Neumann seemed to have an uncanny knack of picking losers when it came to amplifier tubes. Their choice of the VF14(M) tube for the U47/48 microphone is famous and has gone on to become one of the most expensive and sought after tubes in the world.
The situation with the AC701 tube in the impedance converter for the wonderful M49 microphone is almost as bad as with the VF14. And there are many other microphones which rely on this miniature tube; including: Neumann KM54, KM56, M249, M49, M50, SM69, M269c, Schoeps M211b, M222 and others.
At least, "as-new" (NOS) versions of the AC701 do still exist - even if they cost more than a medium-price, condenser microphone manufactured in China, shipped, distributed and sold in a music shop! But there is no guarantee the tube will be appropriate for use in a high-quality microphone. Worse still, the AC701 (AC701k) needs to be soldered into the circuit to try it out, so vendors rarely accept returns when the tube turns out to be noisy and/or microphonic as they often do.
In short, purchasing a NOS AC701 is an expensive gamble.
The Phædrus Audio AC701 is a drop in replacement for the Telefunken AC701/701k tube used in all famous microphones listed above. It is manufactured in a glass tube exactly the same diameter as the original. Units are tested, selected and serialised before shipping. They are guaranteed for one year (or 3 years for RED DOT tubes). Furthermore RED DOT devices are covered by Phædrus Lifetime Care. You are therefore assured that the microphone will perform at its best with: the correct gain; low-noise; and very low microphonics for ever.
Phædrus Audio Electronic TubesTM are designed so as to not require any modification to these valuable microphones. See below for applications and technical information. Download data sheet. Phædrus Audio AC701 Electronic TubesTM are now available. Contact email@example.com for more information.
In fact, there are several very good reasons why the 5840 is no substitute for the AC701.
Having experimented with all the known substitute tubes for the AC701 (AC701k), our ideas turned towards developing a circuit in which the characteristics of a brand-new tube were simulated rather than relying on the compromise of a vacuum tube "somewhat like" the original.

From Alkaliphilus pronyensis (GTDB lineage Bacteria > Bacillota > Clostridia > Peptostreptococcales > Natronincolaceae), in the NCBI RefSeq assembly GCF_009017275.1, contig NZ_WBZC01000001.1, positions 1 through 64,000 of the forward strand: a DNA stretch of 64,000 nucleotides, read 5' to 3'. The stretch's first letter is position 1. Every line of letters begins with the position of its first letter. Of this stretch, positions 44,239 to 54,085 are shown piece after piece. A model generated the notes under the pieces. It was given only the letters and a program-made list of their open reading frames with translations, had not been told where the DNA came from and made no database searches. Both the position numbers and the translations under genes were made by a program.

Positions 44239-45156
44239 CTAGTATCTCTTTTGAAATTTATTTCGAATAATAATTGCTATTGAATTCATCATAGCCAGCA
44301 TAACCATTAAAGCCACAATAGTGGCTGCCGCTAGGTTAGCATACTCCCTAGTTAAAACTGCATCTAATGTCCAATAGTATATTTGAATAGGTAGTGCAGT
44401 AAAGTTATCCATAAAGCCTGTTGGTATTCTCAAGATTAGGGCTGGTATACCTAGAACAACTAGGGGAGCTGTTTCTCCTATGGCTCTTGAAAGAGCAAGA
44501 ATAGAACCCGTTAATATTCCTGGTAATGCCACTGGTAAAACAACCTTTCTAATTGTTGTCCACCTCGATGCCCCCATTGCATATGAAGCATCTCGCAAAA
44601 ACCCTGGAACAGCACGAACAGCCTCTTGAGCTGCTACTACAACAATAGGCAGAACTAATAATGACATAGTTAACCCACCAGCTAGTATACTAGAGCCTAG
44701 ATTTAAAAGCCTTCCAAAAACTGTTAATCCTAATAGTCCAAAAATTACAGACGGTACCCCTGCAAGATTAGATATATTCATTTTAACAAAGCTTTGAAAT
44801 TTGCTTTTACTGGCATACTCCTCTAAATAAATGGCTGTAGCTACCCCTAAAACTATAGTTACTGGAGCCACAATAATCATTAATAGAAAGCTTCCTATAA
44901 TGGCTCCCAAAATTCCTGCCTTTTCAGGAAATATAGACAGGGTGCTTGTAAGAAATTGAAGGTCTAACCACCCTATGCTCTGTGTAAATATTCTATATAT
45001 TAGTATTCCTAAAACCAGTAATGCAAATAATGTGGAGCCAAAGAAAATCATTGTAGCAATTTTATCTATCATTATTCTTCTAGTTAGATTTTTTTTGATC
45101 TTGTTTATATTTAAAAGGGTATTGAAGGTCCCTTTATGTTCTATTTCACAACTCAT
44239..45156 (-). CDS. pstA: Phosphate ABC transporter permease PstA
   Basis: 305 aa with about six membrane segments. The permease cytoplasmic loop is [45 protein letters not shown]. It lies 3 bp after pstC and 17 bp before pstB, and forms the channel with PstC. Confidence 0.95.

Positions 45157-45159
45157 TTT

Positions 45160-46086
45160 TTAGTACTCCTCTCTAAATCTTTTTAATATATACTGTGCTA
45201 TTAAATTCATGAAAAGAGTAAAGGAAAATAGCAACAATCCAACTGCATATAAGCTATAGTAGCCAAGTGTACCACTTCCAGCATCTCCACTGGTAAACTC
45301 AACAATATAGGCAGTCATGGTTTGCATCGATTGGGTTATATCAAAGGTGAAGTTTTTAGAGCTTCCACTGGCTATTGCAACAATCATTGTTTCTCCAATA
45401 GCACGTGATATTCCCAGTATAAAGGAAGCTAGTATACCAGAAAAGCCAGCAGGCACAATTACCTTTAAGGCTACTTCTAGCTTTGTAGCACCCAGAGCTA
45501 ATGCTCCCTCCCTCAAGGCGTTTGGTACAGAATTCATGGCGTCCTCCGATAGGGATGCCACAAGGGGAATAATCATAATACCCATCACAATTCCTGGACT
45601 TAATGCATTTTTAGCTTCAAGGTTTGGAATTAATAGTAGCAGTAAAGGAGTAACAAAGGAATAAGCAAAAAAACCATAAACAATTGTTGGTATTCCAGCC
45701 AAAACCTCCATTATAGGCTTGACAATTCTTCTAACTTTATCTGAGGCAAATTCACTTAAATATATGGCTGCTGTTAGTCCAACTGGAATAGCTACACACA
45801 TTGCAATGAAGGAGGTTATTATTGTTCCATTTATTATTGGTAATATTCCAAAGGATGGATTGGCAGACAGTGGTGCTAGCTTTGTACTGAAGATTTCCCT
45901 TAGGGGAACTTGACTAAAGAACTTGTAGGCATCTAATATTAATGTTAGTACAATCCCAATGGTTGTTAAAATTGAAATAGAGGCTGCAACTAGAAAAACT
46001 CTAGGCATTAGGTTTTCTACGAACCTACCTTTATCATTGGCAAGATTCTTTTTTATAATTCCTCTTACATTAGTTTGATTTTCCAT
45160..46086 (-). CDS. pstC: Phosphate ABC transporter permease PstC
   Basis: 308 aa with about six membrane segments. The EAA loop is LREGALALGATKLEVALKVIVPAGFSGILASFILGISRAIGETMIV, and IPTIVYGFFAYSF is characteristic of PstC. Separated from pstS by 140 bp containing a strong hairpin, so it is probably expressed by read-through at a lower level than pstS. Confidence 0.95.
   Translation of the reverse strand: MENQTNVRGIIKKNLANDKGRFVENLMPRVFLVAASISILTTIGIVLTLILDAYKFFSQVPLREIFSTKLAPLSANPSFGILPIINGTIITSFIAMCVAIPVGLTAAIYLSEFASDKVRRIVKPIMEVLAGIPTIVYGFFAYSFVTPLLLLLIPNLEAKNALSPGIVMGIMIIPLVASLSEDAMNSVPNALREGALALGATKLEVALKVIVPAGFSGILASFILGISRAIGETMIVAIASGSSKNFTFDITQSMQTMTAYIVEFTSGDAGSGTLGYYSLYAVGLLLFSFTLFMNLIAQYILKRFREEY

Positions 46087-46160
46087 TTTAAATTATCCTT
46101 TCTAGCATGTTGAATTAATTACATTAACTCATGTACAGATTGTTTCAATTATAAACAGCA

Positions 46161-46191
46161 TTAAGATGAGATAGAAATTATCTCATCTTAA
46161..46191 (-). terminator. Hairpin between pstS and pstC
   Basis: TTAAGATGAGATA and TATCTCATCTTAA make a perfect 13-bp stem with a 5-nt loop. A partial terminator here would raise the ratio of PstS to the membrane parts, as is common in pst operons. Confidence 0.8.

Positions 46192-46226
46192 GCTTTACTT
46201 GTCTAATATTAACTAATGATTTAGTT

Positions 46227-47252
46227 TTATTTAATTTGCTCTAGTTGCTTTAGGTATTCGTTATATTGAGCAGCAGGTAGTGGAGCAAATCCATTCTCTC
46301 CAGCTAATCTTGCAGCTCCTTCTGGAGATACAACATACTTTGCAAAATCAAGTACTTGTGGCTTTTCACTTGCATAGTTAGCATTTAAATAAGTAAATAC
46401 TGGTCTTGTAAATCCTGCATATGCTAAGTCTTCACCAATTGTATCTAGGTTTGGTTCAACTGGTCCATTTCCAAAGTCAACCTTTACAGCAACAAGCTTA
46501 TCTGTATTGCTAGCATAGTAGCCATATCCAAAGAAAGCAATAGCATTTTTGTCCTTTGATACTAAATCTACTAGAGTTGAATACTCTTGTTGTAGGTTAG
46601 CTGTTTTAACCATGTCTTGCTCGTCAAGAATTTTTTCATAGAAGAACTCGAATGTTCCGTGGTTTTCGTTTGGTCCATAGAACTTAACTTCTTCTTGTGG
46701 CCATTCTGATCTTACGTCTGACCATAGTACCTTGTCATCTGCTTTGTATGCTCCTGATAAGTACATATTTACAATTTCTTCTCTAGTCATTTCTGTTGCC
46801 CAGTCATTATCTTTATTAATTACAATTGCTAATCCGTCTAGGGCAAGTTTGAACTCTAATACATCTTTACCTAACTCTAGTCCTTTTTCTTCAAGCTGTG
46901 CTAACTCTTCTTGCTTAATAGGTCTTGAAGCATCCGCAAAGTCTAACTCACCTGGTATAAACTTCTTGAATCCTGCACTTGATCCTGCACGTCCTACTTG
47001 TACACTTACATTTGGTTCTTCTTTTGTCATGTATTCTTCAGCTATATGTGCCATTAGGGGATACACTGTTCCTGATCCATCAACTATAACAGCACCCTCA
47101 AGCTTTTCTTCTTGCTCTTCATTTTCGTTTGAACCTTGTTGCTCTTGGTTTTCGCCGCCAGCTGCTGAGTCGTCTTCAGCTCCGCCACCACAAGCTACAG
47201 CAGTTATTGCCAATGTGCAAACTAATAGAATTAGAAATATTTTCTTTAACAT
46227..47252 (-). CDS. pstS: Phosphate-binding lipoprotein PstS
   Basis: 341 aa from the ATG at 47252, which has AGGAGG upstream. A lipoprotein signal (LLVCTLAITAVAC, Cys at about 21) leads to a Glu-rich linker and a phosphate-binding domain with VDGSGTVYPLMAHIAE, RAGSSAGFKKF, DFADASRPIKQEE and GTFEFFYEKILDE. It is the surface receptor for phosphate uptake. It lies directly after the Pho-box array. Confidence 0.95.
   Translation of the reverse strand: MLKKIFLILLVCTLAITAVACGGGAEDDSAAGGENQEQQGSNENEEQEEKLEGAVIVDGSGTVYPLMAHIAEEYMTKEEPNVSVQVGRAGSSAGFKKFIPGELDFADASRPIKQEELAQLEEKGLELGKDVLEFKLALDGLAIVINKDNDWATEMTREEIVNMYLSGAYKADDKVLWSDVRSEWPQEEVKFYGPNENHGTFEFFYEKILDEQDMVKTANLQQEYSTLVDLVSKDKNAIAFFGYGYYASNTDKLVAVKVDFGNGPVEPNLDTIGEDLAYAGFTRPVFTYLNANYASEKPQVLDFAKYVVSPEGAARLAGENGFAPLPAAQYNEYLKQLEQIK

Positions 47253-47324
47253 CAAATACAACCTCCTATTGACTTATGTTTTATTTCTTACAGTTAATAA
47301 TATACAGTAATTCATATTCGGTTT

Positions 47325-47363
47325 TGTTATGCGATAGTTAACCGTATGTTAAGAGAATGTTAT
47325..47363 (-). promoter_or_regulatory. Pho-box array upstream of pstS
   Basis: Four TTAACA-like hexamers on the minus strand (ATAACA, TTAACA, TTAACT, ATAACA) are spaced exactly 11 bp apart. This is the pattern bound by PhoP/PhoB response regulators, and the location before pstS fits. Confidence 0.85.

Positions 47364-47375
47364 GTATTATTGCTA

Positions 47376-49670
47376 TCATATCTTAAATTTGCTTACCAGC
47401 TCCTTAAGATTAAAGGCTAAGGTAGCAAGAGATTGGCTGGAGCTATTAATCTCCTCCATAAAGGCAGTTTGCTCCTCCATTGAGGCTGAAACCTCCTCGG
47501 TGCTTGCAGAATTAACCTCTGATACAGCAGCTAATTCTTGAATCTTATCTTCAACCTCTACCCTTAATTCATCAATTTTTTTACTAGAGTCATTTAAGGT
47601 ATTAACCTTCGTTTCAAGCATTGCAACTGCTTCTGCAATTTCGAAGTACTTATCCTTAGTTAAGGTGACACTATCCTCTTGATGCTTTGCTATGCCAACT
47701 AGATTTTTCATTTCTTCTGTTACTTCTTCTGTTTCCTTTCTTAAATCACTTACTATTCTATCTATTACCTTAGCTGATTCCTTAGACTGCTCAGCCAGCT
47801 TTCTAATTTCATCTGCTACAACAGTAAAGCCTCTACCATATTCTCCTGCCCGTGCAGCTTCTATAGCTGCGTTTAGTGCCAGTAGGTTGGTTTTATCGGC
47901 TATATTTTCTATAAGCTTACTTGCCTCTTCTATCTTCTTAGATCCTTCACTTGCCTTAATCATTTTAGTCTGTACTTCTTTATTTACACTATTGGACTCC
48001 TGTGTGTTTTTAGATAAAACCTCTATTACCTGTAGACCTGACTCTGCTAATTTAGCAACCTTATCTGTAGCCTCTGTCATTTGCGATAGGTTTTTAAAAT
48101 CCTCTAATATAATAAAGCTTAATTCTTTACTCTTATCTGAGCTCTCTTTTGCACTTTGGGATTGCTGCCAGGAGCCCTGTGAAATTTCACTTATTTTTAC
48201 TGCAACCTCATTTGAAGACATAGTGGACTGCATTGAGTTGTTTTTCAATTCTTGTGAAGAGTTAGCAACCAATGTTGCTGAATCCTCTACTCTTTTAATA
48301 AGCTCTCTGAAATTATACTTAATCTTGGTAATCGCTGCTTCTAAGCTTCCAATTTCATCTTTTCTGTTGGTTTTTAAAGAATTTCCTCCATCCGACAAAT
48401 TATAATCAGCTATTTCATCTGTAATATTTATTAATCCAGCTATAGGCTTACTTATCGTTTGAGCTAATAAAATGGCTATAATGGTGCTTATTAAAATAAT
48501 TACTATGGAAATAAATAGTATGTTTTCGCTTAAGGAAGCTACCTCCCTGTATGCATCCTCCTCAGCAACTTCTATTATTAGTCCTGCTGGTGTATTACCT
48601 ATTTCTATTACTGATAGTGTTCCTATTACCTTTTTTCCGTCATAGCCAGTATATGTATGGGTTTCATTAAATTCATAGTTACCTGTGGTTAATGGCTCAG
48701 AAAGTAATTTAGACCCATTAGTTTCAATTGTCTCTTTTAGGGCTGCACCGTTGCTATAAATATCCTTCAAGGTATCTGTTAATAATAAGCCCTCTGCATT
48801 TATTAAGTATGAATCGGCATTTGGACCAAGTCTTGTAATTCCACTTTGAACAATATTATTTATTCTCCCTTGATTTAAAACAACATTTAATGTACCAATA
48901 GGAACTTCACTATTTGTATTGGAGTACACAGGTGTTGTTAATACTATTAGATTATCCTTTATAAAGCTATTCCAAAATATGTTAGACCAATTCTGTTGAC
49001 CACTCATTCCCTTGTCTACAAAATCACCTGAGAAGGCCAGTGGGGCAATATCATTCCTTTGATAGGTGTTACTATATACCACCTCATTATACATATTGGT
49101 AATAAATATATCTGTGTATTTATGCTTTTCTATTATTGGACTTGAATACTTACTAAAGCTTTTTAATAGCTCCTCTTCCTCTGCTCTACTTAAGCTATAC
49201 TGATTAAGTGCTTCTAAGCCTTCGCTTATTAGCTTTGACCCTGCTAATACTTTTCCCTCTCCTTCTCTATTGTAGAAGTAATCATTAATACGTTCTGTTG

The idea was to develop a "black-box" approach in which a circuit would behave exactly as the AC701 does in terms of its input and output impedance, transfer characteristic and transfer-function and use this to substitute for the original tube.
Nowadays we are familiar with mathematical simulations of analogue circuits being employed to aid circuit-designers (as in the SPICE circuit analysis tools) and in software plug-ins for the musician. Why not apply the same methodology to emulate a tube?
The usual approach for the mathematical models for tubes is to treat them as voltage-controlled current sources whose output current is a weighted sum of controlling element voltages raised to the power of 1.5. The equation for anode current (Ia) in a triode looks like this,
Ia = K × (µ.Vgk + Vak) 3/2
Where K is a parameter known as perveance, µ has the usual sense of an amplification factor and Vgk and Vak are correspondingly the voltages on the grid and anode with respect to the cathode.
This is a powerful model for a tube which is operating with a high anode voltage and which is well away from grid-current. In other words, when a tube is operating well within its operational envelope. Unfortunately, those are not the conditions under which the AC701 is operating inside the Neumann microphones. Instead, the tubes operate in a region where the exponent is not 1.5 and the effect of initial electron velocity (one of the components of grid current) is not insignificant in relation to anode-current. So, the eventual simulation is arranged so that the output signal current (Ia) is a function ( H ) of µ.Vgk (the AC signal voltage), Vak and a third term (Vi) such that,
Ia = H (µ.Vgk + Vak + Vi )n
where Vi is an equivalent voltage related to the initial electron velocity and n is a suitable exponent.
The Phædrus Audio AC701 is suitable for direct replacement of the AC701 (AC701k) tube in any of the three versions of the M49 (the original and the b and c versions.) Variations of these three circuits are used in virtually all other Neumann microphones employing this tube: see technical specification below. For more information and enquiries, email firstname.lastname@example.org.
The Phædrus Audio AC701 is supplied with long 38mm leads. This enables the tube to be fitted in all applications of the AC701 with the appropriate lead-dress.
The body of the Phædrus Audio AC701 is a perfect cylinder. There is no taper for the grid connection as in there is in the Telefunken part. For that reason, the Phædrus Audio AC701 is shorter by 5mm than the Telefunken part. This makes it an easy fit, even in the tightest applications of the AC701(k). The electrodes are marked on the base of the tube, so that lead-identification is very straightforward.
Heater voltage: 4V (not <3.8V)
Heater current: 100mA
HT Supply: 115V (nominal)
Anode load: 100k - 200k
Grid voltage: 0V to 1.4V (this covers the various circuit configurations)
Grid resistor: 150MΩ
Cathode circuit: Suitable for M49 original, b and c variants. No modifications required
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